This time, apart the always inventive networking approaches, we also had talks on digital innovation, business transformation by FlashStack, 2STiC program initiative and DevOps approaches, DC automation from design to deployment in a highly volatile ICT-ecosystem.
Roman Vogel (PureStorage) opened the workshop explaining current issues why all is about business transformation and data centric. He introduced how Software Defined Data Centres (SD-DC) help to address today’s business issues with “FlashStack” – old has to be merged with new, and silos have to be given up, but the right time for this process is never explicitly there – so lets go ahead.
Therefore, the mechanism is the evolution to a data centric architecture. There is a high degree of virtualisation, and the whole stack, network, compute and storage can be automated!…He argued that FlashStack is Cisco UCS for compute, Cisco fabric (Nexus and MDS FC switches), and pure storage. Thus, it’s a system as a private cloud constituted on security, where policy driven service layers are customisable on demand. He explained the anatomy of such a system as disk stateless servers, fast converged client networks with fast parallel protocols, and NVMe (Non-Volatile Memory Express) over fabric. Protocols are any protocols for block or object storage and for analytics object store of NFS or S3.
The current solutions with FlashStack eliminate silos, simplify operations, scale with agility (compute and/or storage part of it), and provide transformative values, e.g. decreasing complexity on compute, network and storage layer.
Kamila Součková (ETH Zurich) is researching on P4 (Programming Protocol-independent Packet Processors) and presented “P4 in the wild: Line-rate packet forwarding of the SCION future Internet architecture”.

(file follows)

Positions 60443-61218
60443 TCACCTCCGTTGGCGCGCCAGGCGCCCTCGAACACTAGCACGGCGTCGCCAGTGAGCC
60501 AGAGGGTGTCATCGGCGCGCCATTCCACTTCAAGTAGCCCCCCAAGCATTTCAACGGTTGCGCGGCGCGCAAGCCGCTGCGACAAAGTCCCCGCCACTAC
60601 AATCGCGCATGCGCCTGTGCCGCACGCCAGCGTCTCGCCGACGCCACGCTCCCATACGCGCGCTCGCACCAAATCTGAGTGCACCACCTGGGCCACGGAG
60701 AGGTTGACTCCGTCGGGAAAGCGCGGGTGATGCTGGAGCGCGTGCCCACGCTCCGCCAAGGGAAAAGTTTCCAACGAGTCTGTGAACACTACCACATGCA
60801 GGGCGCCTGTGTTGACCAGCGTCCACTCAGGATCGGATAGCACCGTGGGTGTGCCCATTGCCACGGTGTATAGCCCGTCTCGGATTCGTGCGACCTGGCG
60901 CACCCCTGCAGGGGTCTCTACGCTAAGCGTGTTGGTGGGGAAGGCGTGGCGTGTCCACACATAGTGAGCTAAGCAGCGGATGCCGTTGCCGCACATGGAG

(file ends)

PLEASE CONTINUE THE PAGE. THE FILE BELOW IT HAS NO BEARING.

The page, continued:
She introduced SCION as a design for providing route control, failure isolation, and explicit trust information for end-2-end-communications. With SCION there is a next generation of networks – SCION offers in details scalability by packet-carrier forwarding, and hierarchical design, network access control so that the end-host selects paths (the ISPs decide path availability), multi tenancy by isolation domains (core and non-core ASs, failures stay within) and built-in DoS protection. With SCION native we have a new concept on control and data plane, replaces IP +BGP and endhost-controlled multipath “for free”.
Based on the generic concept Kamila introduced her expertise, to build a SCION Border router in P4 with NetFPGA. She’s assuming four main assumptions: – (#1) To elaborate a ready-to-deploy concept requiring data forwarding at 40 Gbps or more, usable under real conditions/traffic and with an integration form on existing SCION infrastructure regarding control plan and monitoring, metrics; – (#2) SCION is set as a library, should be modular, portable, and including high-performance P4 code for parsing, verification and data forwarding; – (#3) To elaborate guidelines (as recommendation) for high-speed in P4 by checking the critical path in the design and – (#4) Optimising the SCION protocol for hardware or asking the question: “How can we adjust SCION to enable a more efficient implementation in HW?”
Many challenges in #1 to #4 were discussed, so here is an extract on underlined spots: A FPGA based hardware is a good basis for evolving P4 code, but not recommended for P4 projects (experimenting). Deployment steps were iteratively – Reuse, Reduce, and Recycle. Further, SCION does not determine the packet fields, so parser has to be deployed for this, which can be used for external monitoring of SCION. The most important inside of parser deployment is not to parse the whole path, just to save it, but this needs to modify the NetFPGA design in direction to build sub-parser, and this again costs many FPGA-area and RAM. Limiter of high-speed on P4 are CAM-tables, then meeting the time requirements is a frequent issue, therefore the critical path on implemented design has to be checked. However at the end a special end host with P4-enabled SmartNICs is desirable, so that processing is on the host.